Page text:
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Q In elderly patients, do patient characteristics predict the risk of falling within 1 week of admission to a rehabilitation ward?
prospective cohort study with blinded outcome assessment.
3 general rehabilitation wards in a non-acute geriatric hospital.
1025 elderly patients (mean age 82 y, 64% women) who were consecutively admitted to a rehabilitation ward from acute medical, orthopaedic, and surgical wards after treatment for an acute illness.
Assessment of risk factors:
patient characteristics including age, sex, past history of falls, impaired vision, hearing loss, lower limb abnormalities, confusion (Hodkinson Abbreviated Mental Test score <7 out of 10), gait disturbance (“get up and go” test), admission diagnosis, source of referral, fractures, and the Downton Fall Risk score.
time to first fall after admission to rehabilitation ward. A fall was defined as an involuntary change of posture whereby a patient ended up lying on the floor. An early fall was defined as a fall occurring within 1 week of admission to the rehabilitation ward and a late fall was defined as a fall occurring after 1 week of admission to the rehabilitation ward.
824 patients did not fall. Of the 201 patients who fell, 77 (38%) had an early fall, and 124 (62%) had a late fall. Several patient characteristics predicted the occurrence of an early fall (table). Patients who had an early fall were more likely to have a past history of falls and less likely to have had a lower limb fracture than patients who had a late fall.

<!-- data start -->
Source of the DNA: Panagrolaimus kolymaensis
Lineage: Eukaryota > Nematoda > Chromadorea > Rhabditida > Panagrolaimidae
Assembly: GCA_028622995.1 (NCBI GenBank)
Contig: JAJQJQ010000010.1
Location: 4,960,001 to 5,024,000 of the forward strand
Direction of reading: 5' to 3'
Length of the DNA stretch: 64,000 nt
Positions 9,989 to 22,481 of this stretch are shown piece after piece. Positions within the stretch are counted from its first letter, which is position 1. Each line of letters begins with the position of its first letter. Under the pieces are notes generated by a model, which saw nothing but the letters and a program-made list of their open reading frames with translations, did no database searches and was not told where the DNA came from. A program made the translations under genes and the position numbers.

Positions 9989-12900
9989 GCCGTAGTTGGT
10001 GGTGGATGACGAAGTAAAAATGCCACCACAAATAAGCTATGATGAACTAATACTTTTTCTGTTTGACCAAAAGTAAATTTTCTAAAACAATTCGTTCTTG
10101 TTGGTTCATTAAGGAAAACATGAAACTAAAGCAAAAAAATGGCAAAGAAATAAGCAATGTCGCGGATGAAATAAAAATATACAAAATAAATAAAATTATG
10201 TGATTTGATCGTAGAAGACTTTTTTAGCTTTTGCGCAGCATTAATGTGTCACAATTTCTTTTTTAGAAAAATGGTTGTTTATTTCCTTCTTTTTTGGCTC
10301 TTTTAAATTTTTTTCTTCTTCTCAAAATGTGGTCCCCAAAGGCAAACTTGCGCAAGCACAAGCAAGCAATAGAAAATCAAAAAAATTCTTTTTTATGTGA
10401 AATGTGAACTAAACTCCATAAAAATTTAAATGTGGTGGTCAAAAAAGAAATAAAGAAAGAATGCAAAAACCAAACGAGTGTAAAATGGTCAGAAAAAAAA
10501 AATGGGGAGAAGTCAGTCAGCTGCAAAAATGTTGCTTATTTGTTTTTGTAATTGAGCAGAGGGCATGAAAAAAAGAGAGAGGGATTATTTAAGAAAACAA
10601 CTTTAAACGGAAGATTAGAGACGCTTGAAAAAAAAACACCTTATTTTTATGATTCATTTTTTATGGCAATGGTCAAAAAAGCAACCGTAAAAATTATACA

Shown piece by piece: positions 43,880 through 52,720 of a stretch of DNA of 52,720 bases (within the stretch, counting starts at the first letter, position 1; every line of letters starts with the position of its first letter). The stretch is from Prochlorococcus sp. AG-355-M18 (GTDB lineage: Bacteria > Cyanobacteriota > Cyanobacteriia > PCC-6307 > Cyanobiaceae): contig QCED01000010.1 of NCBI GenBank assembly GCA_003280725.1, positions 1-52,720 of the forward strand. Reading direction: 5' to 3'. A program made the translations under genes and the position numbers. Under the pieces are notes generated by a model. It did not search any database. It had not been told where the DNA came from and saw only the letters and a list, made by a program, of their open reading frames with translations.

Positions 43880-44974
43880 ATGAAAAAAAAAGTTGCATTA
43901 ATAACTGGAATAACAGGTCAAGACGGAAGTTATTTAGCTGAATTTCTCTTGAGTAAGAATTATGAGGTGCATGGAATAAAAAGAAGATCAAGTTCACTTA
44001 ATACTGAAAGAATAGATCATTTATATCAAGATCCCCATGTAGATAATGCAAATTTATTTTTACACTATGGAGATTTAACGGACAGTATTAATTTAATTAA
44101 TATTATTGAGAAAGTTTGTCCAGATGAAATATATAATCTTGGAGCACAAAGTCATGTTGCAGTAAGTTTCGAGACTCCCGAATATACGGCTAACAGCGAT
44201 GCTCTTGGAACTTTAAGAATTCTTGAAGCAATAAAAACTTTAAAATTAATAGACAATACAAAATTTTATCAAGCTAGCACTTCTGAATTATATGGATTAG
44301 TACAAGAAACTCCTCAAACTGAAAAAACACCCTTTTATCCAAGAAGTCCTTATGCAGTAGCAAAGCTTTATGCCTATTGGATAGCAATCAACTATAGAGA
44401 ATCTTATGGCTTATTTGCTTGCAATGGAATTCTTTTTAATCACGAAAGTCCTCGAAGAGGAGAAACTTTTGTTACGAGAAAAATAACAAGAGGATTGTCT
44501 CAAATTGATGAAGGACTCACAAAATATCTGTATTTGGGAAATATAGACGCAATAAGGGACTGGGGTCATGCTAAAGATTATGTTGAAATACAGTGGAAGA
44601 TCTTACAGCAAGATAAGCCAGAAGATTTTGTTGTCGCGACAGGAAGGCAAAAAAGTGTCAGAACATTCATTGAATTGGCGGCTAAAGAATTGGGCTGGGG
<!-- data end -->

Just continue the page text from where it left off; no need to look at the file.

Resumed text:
In elderly patients, certain patient characteristics including past history of falls and absence of lower limb fracture predicted a fall within 1 week of admission to a rehabilitation ward.
The study by Vassallo et al examined a much researched area, but is particularly useful to nurses and allied healthcare professionals who care for older adults in institutional rehabilitation settings. It adds to what is known by examining factors that can be used to identify patients who are likely to fall soon after transfer.
The study has certain strengths. It is prospective, and falls were assessed by someone unaware of the risk factors. The tools used to assess patients’ risk of falling are well recognised and used in many clinical areas. Their use enabled a large number of known fall risk factors to be considered. However, postural hypotension, which was probably a risk factor for some patients in this study, was not considered. The number of patients who had early fall was relatively low, which reduced the power of the study to identify risk factors.
The authors found little to distinguish between the characteristics of patients who had early and late falls except a past history of falls (which increased the risk of an early fall) and lower limb fracture (which decreased the risk). Previous falls are a known risk factor among patients in hospital,1 and this finding emphasises the particular vulnerability of this group after transfer to a rehabilitation facility. The psychological effect of “a fear of falling”2 may have contributed to the reduced risk of falls among those with lower limb fractures as these patients may have had serious injuries in previous falls.
It would have been useful to know the time of day the falls occurred because this would have implications for appropriate staffing. However, the study stresses the importance of individualised and early multidisciplinary fall risk assessment for all older adults on transfer to a rehabilitation ward, as well as continued regular reassessment.
For correspondence: Dr M Vassallo, Kings Mill Centre, Sutton-in-Ashfield, Nottinghamshire, UK.
Source of funding: not stated.
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